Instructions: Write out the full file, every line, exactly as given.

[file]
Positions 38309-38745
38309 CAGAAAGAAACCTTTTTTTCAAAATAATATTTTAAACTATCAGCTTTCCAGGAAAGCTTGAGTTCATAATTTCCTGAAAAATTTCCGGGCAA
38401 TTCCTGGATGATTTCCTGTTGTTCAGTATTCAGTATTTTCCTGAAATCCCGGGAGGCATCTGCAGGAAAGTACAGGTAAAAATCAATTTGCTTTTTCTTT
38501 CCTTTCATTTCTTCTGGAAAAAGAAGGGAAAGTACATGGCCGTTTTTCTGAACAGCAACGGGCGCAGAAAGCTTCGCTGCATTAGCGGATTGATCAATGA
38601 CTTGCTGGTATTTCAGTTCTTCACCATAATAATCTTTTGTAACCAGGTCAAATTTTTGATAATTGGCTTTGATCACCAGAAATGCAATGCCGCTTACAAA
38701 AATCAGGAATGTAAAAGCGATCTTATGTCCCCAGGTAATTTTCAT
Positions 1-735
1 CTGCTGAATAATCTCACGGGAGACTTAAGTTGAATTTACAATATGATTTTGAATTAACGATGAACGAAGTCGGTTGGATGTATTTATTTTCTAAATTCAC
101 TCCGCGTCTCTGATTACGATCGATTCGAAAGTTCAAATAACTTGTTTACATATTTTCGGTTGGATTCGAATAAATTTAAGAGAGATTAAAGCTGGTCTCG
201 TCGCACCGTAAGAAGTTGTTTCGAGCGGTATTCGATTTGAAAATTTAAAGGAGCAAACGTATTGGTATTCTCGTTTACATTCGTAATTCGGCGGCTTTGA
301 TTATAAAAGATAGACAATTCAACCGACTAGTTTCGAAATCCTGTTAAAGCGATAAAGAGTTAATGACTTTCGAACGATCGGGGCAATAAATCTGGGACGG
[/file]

Positions 38309-38745
38309 CAGAAAGAAACCTTTTTTTCAAAATAATATTTTAAACTATCAGCTTTCCAGGAAAGCTTGAGTTCATAATTTCCTGAAAAATTTCCGGGCAA
38401 TTCCTGGATGATTTCCTGTTGTTCAGTATTCAGTATTTTCCTGAAATCCCGGGAGGCATCTGCAGGAAAGTACAGGTAAAAATCAATTTGCTTTTTCTTT
38501 CCTTTCATTTCTTCTGGAAAAAGAAGGGAAAGTACATGGCCGTTTTTCTGAACAGCAACGGGCGCAGAAAGCTTCGCTGCATTAGCGGATTGATCAATGA
38601 CTTGCTGGTATTTCAGTTCTTCACCATAATAATCTTTTGTAACCAGGTCAAATTTTTGATAATTGGCTTTGATCACCAGAAATGCAATGCCGCTTACAAA
38701 AATCAGGAATGTAAAAGCGATCTTATGTCCCCAGGTAATTTTCAT
Positions 1-735
1 CTGCTGAATAATCTCACGGGAGACTTAAGTTGAATTTACAATATGATTTTGAATTAACGATGAACGAAGTCGGTTGGATGTATTTATTTTCTAAATTCAC
101 TCCGCGTCTCTGATTACGATCGATTCGAAAGTTCAAATAACTTGTTTACATATTTTCGGTTGGATTCGAATAAATTTAAGAGAGATTAAAGCTGGTCTCG
201 TCGCACCGTAAGAAGTTGTTTCGAGCGGTATTCGATTTGAAAATTTAAAGGAGCAAACGTATTGGTATTCTCGTTTACATTCGTAATTCGGCGGCTTTGA
301 TTATAAAAGATAGACAATTCAACCGACTAGTTTCGAAATCCTGTTAAAGCGATAAAGAGTTAATGACTTTCGAACGATCGGGGCAATAAATCTGGGACGG